# Converting a PWM wave into pure DC

Discussion in 'Power Electronics' started by YASH VERMA, Mar 21, 2018.

1. ### YASH VERMA

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Mar 21, 2018
Hello all,

I want to convert a PWM wave into pure DC with DC value as the peak value of PWM wave. I have tried using a peak detector circuit which has a diode, a capacitor, and a resistor. Although, I am not getting strictly peak value of PWM as DC. I have also tried using a low pass filter with a smoothing capacitor, that also does not get me my result. I again do not get peak value of PWM signal.

Best regards,
Yash Verma

2. ### duke37

5,364
769
Jan 9, 2011
The diode and capacitor will give a value of the peak minus the diode voltage drop.
To get better than this, you will need an ideal diode which can be simulated with an op-amp but will need a higher voltage power supply to drive it.

A low pass filter will give the average voltage which is of course always less than the maximum.

Why do you want the peak voltage? This can be estimated from the applied voltage.

3. ### kellys_eye

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Jun 25, 2010
I was thinking the same - most queries of this type are looking for a DC voltage proportional to the PWM signal ratio....

4. ### hevans1944Hop - AC8NS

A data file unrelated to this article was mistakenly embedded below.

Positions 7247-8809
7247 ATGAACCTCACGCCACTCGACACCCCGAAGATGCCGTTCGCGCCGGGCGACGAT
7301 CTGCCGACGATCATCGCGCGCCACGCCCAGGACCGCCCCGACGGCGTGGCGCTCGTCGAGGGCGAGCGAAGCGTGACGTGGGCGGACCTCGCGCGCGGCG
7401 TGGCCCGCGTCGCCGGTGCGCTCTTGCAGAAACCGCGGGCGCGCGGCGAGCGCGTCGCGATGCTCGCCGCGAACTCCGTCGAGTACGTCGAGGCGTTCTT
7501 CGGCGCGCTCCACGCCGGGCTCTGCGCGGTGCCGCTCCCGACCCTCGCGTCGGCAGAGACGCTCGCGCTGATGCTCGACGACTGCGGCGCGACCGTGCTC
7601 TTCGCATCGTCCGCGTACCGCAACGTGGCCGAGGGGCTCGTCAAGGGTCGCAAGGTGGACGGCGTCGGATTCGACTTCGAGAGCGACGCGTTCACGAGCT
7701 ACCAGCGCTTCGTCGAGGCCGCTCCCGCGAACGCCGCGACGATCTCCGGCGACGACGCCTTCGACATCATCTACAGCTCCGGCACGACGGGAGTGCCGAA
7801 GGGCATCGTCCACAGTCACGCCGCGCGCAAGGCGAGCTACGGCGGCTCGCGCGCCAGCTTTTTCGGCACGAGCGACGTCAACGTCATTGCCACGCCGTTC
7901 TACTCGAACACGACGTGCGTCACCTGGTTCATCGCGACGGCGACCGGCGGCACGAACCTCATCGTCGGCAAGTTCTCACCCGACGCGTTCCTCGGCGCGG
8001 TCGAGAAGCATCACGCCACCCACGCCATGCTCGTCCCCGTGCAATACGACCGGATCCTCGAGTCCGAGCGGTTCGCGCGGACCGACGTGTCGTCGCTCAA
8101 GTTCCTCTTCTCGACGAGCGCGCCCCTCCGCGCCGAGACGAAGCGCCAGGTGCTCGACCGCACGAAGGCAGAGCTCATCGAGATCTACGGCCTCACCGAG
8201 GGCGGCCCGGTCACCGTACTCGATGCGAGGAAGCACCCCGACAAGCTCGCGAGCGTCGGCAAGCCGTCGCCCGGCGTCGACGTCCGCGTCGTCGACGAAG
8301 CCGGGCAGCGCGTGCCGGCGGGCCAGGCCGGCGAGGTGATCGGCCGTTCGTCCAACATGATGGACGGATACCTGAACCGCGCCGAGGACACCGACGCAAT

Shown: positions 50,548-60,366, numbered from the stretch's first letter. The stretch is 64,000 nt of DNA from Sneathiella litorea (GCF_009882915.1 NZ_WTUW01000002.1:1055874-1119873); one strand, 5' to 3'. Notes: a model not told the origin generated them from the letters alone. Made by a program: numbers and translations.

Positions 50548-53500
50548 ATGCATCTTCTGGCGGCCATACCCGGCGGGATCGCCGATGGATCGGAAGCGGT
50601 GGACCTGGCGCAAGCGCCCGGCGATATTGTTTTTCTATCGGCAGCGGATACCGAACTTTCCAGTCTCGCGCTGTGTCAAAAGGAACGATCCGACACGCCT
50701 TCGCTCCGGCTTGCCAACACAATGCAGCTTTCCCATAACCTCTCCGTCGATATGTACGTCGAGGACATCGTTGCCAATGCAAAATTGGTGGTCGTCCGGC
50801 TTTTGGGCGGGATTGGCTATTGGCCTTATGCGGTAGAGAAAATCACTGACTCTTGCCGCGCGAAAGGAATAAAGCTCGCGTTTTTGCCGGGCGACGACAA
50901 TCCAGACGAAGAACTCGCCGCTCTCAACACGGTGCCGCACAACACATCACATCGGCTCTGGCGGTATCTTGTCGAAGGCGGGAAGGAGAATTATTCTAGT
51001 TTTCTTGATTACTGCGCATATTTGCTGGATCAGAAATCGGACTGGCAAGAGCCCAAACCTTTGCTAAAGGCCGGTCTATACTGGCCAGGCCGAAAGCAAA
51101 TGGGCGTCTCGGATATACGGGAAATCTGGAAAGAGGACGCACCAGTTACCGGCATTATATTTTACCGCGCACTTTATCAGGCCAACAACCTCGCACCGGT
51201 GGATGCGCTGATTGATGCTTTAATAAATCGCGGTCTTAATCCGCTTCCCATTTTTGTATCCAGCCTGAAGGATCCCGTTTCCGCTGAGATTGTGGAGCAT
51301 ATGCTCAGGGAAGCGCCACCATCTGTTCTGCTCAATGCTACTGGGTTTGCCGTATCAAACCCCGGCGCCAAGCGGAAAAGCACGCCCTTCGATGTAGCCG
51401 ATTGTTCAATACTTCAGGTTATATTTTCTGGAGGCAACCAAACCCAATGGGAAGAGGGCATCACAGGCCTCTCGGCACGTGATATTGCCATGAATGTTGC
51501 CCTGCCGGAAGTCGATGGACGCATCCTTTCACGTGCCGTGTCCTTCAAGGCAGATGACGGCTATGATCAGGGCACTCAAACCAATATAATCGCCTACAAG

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Jun 21, 2012
The peak value of PWM wave is CONSTANT. The only thing that varies is the pulse width, and possibly the pulse repetition frequency.

Please post either an oscilloscope screen-capture of your "PWM wave," or a hand-drawn sketch showing what kind of wave you want to "convert into pure DC." Your question does not make any sense.

5. ### (*steve*)¡sǝpodᴉʇuɐ ǝɥʇ ɹɐǝɥdModerator

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Jan 21, 2010
I would suggest that you look at the power supply to the PWM controller. It will be DC having a value equal to the peak value of the PWM output.

Cannonball likes this.
6. ### YASH VERMA

7
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Mar 21, 2018
I am actually trying to amplify a PWM signal which in some mVolts to some volts by a gain factor of 38. I have a big circuit with a common supply and this supply is supposed to vary from 8 to 16 Volts. So i want the peak of the amplified PWM signal.

7. ### duke37

5,364
769
Jan 9, 2011
You can look up Wikipedia "Precision rectifier". The article is taken from Horowitz and Hill "The art of electronics".

I still do not understand what you want. The PWM signal is used to vary the average output voltage. The signal should be sufficient to turn on the switching transistors , say 10 to 20 Volts and the exact level of this will not affect the output voltage.

Please show us a schematic of what you have.

8. ### BobK

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Jan 5, 2010
Why would you want to follow the peak voltage? The signal in a PWM signal is not the peak voltage (which typically would remain constant), the signal is in the duty cycle. If you have reproduced the duty cycle at a higher voltage, you have reproduced the PWM signal.

Perhaps you are using the term PWM incorrectly.

Bob

9. ### hevans1944Hop - AC8NS

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Jun 21, 2012
Quite likely. This is the same poster who believes all actuators are inductive.
Probably not the sharpest knife in the drawer either, if this isn't a language translation problem. Still waiting for a schematic and some sort of explanation of WTF he wants to DO.